Across 12 hospitals in the Normandy region, teleradiology cost hospitals using commercial companies a reported 6 million euros in 2018. Speaking to AuntMinnieEurope.com ahead of the congress, Dr. Jacques Albisetti, head of imaging at Fécamp hospital in Normandy, revealed that using an external teleradiology company was five times more expensive than having the same work carried out by a salaried public radiologist, and twice as expensive as hiring a replacement radiologist.
Public networks will encourage new recruits to hospital imaging, according to Dr. Jacques Albisetti.
He also pointed to increasingly fewer radiology students opting to work in the public sector due to high workloads for proportionally lower remuneration: At present, 45% of public radiology posts are vacant in France due at least in part to a discrepancy in pay whereby private radiologists can earn three to five times more than those in hospitals, according to Albisetti.
He noted the disadvantages of using private teleradiology companies, including the drawn-out processes surrounding tenders and establishing contracts that lock hospitals into their services for long periods. Furthermore, such external companies often require costly technical upgrades within hospitals to facilitate systematic exchanges. Albisetti pointed to payments typically in the region of 25,000 euros to teleradiology companies before image exchange could begin and other higher costs related to the maintenance of external servers.
Conversely, a French public hospital is not required legally to invite tenders if making an agreement with another public hospital, and establishing a contract between the two parties is a far simpler process. In addition to this system being suppler, cheaper, and administratively less arduous, hospitals can use their existing networks and stock their own images.
The strategy will also hinge on redetermining the workload for public radiologists through the use of public teleradiology, and allowing younger doctors the chance for better pay through remunerating their supplementary hours spent in teleradiology per act, at the same rate as external companies.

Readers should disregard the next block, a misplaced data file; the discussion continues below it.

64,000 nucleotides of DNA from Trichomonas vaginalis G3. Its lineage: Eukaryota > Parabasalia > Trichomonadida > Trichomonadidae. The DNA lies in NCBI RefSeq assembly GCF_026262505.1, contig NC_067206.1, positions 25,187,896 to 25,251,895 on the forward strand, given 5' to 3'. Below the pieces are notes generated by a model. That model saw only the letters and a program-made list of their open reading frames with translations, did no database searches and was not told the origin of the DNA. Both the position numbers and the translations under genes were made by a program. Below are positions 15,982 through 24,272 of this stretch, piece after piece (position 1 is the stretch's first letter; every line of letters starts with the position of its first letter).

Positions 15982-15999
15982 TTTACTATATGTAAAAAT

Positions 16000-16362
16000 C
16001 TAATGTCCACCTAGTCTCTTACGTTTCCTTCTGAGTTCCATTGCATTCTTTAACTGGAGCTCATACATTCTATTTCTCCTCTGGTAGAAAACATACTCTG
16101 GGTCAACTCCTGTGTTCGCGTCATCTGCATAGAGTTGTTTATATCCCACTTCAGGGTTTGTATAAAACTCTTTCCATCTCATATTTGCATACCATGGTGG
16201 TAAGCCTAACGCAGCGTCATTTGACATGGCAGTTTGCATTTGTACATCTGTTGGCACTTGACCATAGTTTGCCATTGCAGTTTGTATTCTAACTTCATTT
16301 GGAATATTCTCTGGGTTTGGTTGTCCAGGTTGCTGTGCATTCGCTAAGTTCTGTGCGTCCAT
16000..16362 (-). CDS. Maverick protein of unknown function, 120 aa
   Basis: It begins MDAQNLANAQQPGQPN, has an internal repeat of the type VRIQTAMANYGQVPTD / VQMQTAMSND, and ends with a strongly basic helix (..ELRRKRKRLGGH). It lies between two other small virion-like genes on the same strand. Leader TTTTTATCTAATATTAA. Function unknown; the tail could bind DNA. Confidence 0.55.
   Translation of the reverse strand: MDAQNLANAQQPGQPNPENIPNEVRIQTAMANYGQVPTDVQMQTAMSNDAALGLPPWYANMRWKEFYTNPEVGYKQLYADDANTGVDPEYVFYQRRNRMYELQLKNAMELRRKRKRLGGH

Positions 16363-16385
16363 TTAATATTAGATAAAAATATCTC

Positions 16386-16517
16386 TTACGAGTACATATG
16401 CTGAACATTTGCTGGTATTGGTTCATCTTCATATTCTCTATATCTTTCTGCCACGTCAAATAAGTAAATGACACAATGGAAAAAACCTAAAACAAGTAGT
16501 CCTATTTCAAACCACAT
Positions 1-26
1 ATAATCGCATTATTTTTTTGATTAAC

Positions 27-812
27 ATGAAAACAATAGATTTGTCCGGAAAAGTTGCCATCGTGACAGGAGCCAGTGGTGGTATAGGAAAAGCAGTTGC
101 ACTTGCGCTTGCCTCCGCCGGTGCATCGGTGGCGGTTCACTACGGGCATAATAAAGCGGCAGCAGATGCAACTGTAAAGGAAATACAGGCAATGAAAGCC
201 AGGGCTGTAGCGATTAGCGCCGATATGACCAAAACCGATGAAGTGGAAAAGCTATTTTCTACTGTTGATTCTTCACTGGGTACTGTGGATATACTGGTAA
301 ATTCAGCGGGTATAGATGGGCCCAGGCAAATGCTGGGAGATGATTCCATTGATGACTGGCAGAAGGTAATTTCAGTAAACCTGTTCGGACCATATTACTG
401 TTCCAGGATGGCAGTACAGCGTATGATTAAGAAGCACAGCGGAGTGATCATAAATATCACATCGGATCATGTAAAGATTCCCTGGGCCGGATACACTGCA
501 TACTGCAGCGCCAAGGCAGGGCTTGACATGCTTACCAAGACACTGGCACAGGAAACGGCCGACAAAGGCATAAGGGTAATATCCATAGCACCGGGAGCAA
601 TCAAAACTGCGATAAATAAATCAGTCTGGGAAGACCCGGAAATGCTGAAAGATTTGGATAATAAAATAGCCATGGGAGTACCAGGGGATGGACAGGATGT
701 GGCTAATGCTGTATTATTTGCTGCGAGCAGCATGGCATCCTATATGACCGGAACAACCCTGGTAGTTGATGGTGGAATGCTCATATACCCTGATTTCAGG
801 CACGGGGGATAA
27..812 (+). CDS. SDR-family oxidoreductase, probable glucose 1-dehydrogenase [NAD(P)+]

"We need to find an attractive model to make it easier and less expensive for public hospitals to engage in teleradiology and to encourage trainees to join the public sector, which at present pays less for a higher throughput than the private sector," he said.
After the winter of public radiology comes new hope. Images courtesy of Dr. Jacques Albisetti.
While neighboring hospitals around Le Havre use this model, the next step is to get regional agreement to pilot it across the Normandy region by the end of the year, with a view to rolling it out nationally over 2020 and 2021.
The Normandy branch of the French Hospital Union (Fédération Hospitalière de France) finalized the teleradiology charter in July, and following the JFR will present it to Normandy's regional health agency (Agence Régional de Santé, ARS) in November. If the charter is accepted, any public hospital will be able to establish a teleradiology alliance with others in the region. The model conforms to public hospital rules, requires no external financing, and should prove less costly to hospital directors, Albisetti noted.
The measures were first broached to junior radiologists at a meeting of the Society for Hospital Radiologists (SRH) in May 2018 at the University Hospital of Caen. The idea of public teleradiology networks for hospital groups met with unanimous support, and over 50% of those present declared that should such a model exist, they would apply for public radiology posts.
"It is hoped that the JFR will create a national echo for the scheme and that other regions will consider the same model. The Nord-Pas-de-Calais, and Provence-Alpes-Côte d'Azur (PACA) regions have already expressed a serious interest in creating a similar networking system," Albisetti said. "And we also hope this innovative model will prove a great incentive for radiologists to invest their careers in public imaging."
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